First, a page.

It was written on small signs low to the ground and, at intervals, on the ground itself. The girls saw the instruction a hundred times a day; so many times that the words meant nothing any more. All that mattered was making it past the house and resisting the urge.
But they didn’t need the signs; they knew well enough what it meant to flaunt the simple rule and none of them ever did.
Well, not until Evie.
They watched them drag her away; watched her heels kick up the dirt of the flowerbed and scatter petals like litter.
They watched her with their heads down; some of them their eyes straining to fill the frame, others their eyes on the floor. But they all heard her as they pulled her out of the line. Words that resonated like a blasphemy in the still air. Words that stung at some place so deep inside as to be beyond reasonable explanation.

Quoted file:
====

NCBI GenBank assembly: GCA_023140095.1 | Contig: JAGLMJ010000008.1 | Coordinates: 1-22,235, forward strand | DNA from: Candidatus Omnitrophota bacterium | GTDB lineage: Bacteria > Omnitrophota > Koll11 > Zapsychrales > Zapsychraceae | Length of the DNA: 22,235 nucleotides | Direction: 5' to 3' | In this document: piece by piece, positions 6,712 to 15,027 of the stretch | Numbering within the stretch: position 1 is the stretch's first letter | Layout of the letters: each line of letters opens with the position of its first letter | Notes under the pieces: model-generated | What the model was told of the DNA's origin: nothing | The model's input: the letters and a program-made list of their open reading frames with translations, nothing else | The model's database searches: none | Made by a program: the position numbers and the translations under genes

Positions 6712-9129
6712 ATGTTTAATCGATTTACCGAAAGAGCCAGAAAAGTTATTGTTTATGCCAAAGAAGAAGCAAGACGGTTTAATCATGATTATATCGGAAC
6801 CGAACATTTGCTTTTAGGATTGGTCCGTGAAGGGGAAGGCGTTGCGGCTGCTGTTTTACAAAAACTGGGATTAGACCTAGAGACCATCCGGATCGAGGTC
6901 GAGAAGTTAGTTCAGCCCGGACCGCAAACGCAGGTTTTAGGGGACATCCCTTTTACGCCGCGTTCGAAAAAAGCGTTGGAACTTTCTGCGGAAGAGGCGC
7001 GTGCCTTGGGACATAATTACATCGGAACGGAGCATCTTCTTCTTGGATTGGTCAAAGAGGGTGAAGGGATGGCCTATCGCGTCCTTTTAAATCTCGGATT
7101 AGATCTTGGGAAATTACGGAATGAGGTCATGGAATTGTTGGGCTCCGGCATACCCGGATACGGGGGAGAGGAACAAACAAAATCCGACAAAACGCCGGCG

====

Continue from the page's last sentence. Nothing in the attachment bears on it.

“Look up!” She was pleading. “Look up you idiots!” But nobody did.
When they brought her back a few days later something had broken. She was poked back into place in the line and walked with the rest of them but her gait was heavy, like she was carrying some enormous weight and her swollen eyes were fixed on the ground.
Every time she passed one of the little signs or the writing on the floor she shuddered and drew in a sharp breath; seemed to fold herself into herself yet further.
“What did you see?” They asked her in muted tones. “What’s up there.”
Evie didn’t flinch when they spoke; didn’t turn to look at them, just kept her eyes on the ground and mouthed the words in silent prayer.
“Don’t look up. Don’t look up.”